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Global Demand Dearth Costs $1.2 Trillion In Lost Wages, $3.7 Trillion In Gdp

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Recently we’ve seen quite a bit of evidence to support the notion that global demand has never recovered from the 2008 crisis and further, that central banks’ collective efforts to create demand via ‘the wealth effect’ and other similarly elusive concepts have failed. This is apparent virtually everywhere you look, from depressed global trade, to a sharply decelerating China, to flatlining US economic output, to a worldwide deflationary supply glut.

Needless to say, lackluster global demand has a negative impact on employment opportunities. Employment is of course an important factor in explaining economic growth. When jobs are being created at a healthy clip, there is a multiplicative effect on the borader economy as more jobs equals more spending which in turn boosts profits and drives investment in a virutous economic circle. Of course when the jobs gap grows, this circle reverses itself and becomes a self-feeding downward spiral. By studying the global jobs gap and comparing pre-crisis conditions to post-crisis conditions, The International Labor Organization has been able to quantify the economic impact of subpar global demand and it is astonishing.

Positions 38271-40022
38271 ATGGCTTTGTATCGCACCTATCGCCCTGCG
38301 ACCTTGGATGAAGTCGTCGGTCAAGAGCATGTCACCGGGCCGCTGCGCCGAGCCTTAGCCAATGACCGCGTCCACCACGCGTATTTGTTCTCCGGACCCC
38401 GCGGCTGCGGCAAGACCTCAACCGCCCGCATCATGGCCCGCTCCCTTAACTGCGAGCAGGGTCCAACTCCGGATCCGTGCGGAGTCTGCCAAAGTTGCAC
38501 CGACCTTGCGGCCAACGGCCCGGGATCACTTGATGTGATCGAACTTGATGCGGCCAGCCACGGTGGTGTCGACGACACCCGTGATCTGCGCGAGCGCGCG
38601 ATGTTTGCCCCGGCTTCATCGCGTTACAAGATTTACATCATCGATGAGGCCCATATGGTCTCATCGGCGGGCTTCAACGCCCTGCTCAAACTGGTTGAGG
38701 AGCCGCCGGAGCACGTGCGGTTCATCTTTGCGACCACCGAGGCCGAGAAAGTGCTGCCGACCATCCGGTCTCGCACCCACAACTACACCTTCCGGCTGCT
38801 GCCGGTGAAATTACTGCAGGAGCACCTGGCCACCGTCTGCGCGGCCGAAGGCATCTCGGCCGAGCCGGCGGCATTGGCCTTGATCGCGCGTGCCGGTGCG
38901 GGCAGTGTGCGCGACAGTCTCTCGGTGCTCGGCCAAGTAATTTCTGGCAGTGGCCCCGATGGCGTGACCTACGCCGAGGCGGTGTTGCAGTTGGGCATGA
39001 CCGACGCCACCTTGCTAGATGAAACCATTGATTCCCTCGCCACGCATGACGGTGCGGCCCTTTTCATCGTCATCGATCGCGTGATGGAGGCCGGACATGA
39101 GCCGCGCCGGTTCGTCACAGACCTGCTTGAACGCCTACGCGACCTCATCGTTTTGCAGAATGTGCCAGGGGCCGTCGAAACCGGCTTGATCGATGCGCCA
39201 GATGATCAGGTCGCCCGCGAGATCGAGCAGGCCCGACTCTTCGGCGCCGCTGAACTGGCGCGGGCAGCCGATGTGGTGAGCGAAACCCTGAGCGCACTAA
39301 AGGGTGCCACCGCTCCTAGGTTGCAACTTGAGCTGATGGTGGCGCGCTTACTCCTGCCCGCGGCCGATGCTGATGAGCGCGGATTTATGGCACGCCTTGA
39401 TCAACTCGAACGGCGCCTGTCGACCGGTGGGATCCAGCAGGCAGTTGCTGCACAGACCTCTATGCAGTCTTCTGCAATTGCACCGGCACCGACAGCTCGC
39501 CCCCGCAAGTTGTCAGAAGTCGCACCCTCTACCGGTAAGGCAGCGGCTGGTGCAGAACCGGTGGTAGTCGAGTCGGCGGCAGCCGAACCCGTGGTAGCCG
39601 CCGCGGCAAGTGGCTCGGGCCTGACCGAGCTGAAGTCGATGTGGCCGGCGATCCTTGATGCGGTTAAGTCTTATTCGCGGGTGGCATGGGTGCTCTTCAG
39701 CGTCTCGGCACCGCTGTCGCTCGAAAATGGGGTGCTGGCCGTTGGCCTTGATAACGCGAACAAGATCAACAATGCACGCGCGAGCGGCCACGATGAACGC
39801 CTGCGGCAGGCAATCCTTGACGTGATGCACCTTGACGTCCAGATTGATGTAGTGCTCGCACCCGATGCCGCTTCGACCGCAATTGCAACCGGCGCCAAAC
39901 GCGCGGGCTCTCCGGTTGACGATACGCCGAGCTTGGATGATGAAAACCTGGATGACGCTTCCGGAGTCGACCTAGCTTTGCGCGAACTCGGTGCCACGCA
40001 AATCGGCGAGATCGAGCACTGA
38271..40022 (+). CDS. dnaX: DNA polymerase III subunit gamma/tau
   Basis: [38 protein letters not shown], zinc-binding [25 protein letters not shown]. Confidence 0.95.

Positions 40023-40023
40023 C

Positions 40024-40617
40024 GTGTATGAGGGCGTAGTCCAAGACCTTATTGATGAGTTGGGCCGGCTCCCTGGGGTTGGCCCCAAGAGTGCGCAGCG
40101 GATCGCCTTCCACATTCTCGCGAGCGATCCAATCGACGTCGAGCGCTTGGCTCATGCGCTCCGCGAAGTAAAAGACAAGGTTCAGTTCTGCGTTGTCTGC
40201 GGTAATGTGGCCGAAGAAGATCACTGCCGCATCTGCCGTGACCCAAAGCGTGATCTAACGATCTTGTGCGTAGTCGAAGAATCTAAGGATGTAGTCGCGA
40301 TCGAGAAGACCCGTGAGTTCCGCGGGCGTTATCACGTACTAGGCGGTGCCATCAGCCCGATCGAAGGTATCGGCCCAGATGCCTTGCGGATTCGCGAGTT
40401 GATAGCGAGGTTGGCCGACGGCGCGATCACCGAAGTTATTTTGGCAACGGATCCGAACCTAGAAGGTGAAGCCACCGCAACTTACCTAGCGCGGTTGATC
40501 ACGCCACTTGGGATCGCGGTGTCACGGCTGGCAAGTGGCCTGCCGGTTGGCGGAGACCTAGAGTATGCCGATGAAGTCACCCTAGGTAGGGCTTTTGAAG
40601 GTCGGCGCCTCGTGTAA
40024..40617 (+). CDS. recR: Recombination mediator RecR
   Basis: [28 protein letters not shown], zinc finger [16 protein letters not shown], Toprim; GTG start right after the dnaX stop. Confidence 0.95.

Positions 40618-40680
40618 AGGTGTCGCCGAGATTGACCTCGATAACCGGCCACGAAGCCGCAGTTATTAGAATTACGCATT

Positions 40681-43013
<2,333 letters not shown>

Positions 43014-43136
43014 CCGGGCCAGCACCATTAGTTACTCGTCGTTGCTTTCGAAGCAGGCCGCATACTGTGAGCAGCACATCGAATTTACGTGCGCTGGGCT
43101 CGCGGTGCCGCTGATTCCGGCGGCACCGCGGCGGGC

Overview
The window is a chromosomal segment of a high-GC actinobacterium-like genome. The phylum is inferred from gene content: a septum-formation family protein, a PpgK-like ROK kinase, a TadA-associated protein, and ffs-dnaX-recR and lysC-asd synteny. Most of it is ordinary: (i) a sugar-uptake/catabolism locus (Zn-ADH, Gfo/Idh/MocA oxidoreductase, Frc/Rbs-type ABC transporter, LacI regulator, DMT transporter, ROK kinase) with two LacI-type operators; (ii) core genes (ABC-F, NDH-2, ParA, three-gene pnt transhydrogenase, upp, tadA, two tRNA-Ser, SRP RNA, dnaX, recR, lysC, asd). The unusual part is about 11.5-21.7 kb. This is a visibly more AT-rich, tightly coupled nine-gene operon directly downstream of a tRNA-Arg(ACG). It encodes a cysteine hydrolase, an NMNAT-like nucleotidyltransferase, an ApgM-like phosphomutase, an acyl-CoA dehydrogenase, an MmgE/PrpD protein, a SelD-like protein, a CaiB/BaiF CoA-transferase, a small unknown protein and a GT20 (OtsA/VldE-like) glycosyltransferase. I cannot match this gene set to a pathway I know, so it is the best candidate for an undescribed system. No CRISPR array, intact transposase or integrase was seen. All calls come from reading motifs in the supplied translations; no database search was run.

Here's more from the new ILO study:

Nearly eight years have passed since the first signs of crisis emerged in the global economy. Despite encouraging signs of recovery in 2010–11, the more recent period has seen global unemployment march higher, to an estimated 201 million in 2014…

At the global level, employment growth has stalled at a rate of around 1.4 per cent per year since 2011. This compares favourably with the crisis period (2008–10) when employment growth averaged just 0.9 per cent, but remains significantly below the 1.7 per cent annual rate achieved between 2000 and 2007…

The global jobs gap, which the ILO estimated by comparing pre-crisis trends in employment-to-population ratios (accounting for demographic change) with actual, observed trends since the onset of the crisis, stood at 61 million in 2014. That is, there were 61 million fewer people in employment globally in 2014 than there would have been had pre-crisis employment growth trends continued…

If only everything stayed on trend...

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The problem is that TBTB think that all this macro economic voodoo actually matters when it doesnt - all that matters is how efficiently people can make stuff people want and how easily they can engage in trade.

Edited by goldbug9999

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